Mark Twain is credited with saying, “To be good is noble. To teach someone else to be good is more noble still-and a lot less trouble.” I believe the church goes far astray when, instead of internalizing the scriptures, we use them as a platform for lecturing the rest of the world on “culture of life,” justice, peace and other abstract nouns. What if instead of issuing a never ending stream of preachy screechy social statements in which we wag our moralistic fingers at society at large, we turned our criticism inward? What if the new bishop of the ELCA issued a call to all of our congregations to ensure that all members of our churches receive adequate medical insurance coverage? What if instead of merely joining the chorus of voices calling for stiffer gun legislation, our bishop were to call upon members of all ELCA congregations to dispose of their fire arms-or at least those designed for human combat? I believe that the best way for the church to “choose life” would be for the church to become “a culture of life.” Let’s be the change we want to see in the rest of the world.
Scholars disagree as to whether or not this psalm was specifically composed as an introduction to the Psalter. In either case, it serves that purpose well. Teachings such as the blessedness of the godly life, the futility of wickedness, the faithfulness of God to all who trust in him and the joy of meditating on the scriptures reflected in the first Psalm find further expression and amplification throughout the rest of the Psalter. This psalm is classified as a “wisdom psalm” and as such makes the bold assertion that both righteousness and wickedness find their proper reward within the parameters of a human lifetime. The assertion is as problematic as it is bold and requires numerous qualifications, explanations and, above all, faith in the goodness of God when God seems altogether absent from the scene. For now, though, you stand at the beginning “with a faith to suit you well.” “Borning Cry,” Evangelical Lutheran Worship, # 732. As life becomes more complex, nuanced and layered, so will God’s faithful presence in the next one hundred forty-nine psalms.
Beatitude begins with answering God’s call to come out from among the wicked. The call to Abram in Genesis 12:1-3 is echoed in this opening verse of Psalm 1. The implication, then, is that Israel’s call to be separate from the nations is precisely for the purpose of being a light to the nations. Rather than taking her cues from the wicked, the righteous person’s delight is in the Torah. Meditation on the covenant guides her life course and, as a result, she is firmly grounded and well cared for as a tree planted next to a river. Rooted as it is near a perpetual source of water, this tree symbolizing the righteous person is unaffected by drought.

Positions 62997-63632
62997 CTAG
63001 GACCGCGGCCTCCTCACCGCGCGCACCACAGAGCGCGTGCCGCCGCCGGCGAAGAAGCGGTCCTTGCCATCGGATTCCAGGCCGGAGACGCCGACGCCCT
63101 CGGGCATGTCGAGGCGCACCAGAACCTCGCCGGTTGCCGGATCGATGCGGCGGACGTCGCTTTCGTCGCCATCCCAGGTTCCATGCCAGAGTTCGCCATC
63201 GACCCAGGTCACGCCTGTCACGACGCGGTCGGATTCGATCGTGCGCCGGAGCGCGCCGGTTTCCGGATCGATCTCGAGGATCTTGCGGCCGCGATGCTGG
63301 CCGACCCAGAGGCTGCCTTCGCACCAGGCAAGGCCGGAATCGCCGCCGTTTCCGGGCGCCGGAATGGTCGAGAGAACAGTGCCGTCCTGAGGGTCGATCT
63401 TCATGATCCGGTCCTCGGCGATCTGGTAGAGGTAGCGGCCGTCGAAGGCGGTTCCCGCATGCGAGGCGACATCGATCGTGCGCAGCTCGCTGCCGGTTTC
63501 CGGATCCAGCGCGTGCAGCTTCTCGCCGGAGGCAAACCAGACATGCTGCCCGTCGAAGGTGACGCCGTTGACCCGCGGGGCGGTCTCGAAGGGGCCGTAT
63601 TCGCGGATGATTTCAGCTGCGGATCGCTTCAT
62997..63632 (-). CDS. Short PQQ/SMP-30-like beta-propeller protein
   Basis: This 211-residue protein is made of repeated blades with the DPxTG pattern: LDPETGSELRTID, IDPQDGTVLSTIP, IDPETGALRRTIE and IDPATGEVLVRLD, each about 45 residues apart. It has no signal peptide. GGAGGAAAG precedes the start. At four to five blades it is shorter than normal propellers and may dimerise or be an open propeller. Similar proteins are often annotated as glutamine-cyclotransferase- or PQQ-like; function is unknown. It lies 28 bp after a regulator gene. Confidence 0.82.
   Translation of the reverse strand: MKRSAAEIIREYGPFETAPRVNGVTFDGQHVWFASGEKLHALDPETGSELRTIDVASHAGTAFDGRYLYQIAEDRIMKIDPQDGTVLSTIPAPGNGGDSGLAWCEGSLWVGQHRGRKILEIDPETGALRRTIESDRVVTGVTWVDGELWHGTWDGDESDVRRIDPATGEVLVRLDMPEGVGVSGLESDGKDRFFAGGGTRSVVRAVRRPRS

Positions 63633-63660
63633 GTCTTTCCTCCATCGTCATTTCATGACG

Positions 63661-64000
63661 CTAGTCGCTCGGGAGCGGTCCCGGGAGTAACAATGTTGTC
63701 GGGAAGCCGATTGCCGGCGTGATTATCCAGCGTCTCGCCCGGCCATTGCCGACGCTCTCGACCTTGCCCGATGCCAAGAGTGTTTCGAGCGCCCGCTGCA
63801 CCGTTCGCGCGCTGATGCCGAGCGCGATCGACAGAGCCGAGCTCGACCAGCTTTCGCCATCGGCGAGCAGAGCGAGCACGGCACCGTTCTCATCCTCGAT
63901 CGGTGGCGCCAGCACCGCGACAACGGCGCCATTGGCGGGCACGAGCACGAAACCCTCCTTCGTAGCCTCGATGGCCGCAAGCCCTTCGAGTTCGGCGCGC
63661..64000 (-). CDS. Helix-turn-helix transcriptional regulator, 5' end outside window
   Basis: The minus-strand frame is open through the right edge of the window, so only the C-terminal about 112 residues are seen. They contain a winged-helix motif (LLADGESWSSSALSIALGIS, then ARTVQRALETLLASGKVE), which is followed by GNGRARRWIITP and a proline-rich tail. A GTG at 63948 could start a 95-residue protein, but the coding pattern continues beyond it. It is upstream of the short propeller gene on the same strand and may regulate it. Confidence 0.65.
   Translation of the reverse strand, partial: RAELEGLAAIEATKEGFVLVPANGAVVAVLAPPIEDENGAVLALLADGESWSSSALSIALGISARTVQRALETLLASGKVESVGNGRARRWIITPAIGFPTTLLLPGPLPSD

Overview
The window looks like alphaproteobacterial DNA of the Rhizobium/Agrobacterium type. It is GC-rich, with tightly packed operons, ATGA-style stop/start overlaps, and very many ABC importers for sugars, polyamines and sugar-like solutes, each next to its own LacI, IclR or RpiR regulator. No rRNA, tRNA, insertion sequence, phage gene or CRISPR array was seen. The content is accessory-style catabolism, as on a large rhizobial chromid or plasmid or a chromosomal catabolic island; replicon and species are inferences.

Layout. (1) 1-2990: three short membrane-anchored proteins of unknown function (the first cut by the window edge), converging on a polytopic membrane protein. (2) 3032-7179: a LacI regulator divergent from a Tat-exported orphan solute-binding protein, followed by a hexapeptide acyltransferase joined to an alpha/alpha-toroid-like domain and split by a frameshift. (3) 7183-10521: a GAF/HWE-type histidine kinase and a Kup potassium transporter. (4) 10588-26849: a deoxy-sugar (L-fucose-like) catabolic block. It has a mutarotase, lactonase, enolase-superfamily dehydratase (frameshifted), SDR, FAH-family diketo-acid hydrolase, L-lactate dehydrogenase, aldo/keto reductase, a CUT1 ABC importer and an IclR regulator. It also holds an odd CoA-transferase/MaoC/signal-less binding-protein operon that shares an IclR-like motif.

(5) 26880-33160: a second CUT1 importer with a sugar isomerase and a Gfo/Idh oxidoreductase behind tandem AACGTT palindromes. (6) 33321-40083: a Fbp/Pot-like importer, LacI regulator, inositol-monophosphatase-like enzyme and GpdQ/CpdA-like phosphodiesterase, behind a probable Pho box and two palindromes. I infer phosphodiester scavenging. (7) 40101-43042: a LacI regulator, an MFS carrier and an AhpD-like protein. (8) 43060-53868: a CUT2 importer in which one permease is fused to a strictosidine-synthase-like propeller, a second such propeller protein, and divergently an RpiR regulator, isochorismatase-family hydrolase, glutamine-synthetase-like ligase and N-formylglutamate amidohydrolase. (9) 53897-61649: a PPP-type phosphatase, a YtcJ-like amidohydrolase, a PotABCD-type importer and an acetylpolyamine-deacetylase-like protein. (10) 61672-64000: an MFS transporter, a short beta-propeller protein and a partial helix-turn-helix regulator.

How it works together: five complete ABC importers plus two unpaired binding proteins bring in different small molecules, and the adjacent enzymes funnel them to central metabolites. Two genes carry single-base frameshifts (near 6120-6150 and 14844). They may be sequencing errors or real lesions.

By contrast, the wicked are characterized as “chaff,” empty husks that are blown away by the wind in the threshing process. They are of no value and their works have no permanence. They cannot stand “in the judgment.” Though the original author of the psalm may only have understood “judgment” in a purely temporal, “this worldly” sense, later Judaism and the early church began to see in this assertion a reference to God’s final judgment. Though God is always judging, purifying and sanctifying “the congregation of the righteous” (vs. 5), there must finally be a day when that congregation is fully cleansed from all wickedness. That day will come, however, in God’s own good time. For now, the righteous must be content to live among if not in the counsel of the wicked. As Jesus points out, one ought not to become impatient and exercise judgment before the appointed day. Matthew 13:24-30.
This brief letter from St. Paul to a disciple of Jesus named Philemon is a fascinating window into the life of the New Testament church. It was evidently written when Paul was imprisoned. Though some scholars have suggested that Paul was writing from Rome, it is also possible that the letter was composed while Paul was imprisoned at Ephesus. Philemon was a convert of Paul and the leader of a house church in Colossae. Evidently, Philemon’s slave, Onesimus escaped from him and made his way to where Paul was imprisoned. There he became a companion and helper to the apostle during his imprisonment. At some point, Onesimus also became a disciple of Jesus, though whether he was such when he deserted Philemon or received baptism under the influence of Paul is not altogether clear. In any event, Paul is sending Onesimus back to his master, Philemon, with the letter bearing his name.
In the pre-Civil War south this letter was invoked to defend the institution of slavery. After all, Paul does not say anything critical about slavery in his letter. Moreover, he returns Onesimus to his master and even acknowledges his master’s right of ownership. From this we conclude that slavery is not evil per se and that a slave owner’s rights over his slave should be honored. Paul has come under a good deal of modern criticism on that score. Should not Paul have championed the human rights of Onesimus rather than honoring the property rights of Philemon? For the reasons below, I would reject this anachronistic argument.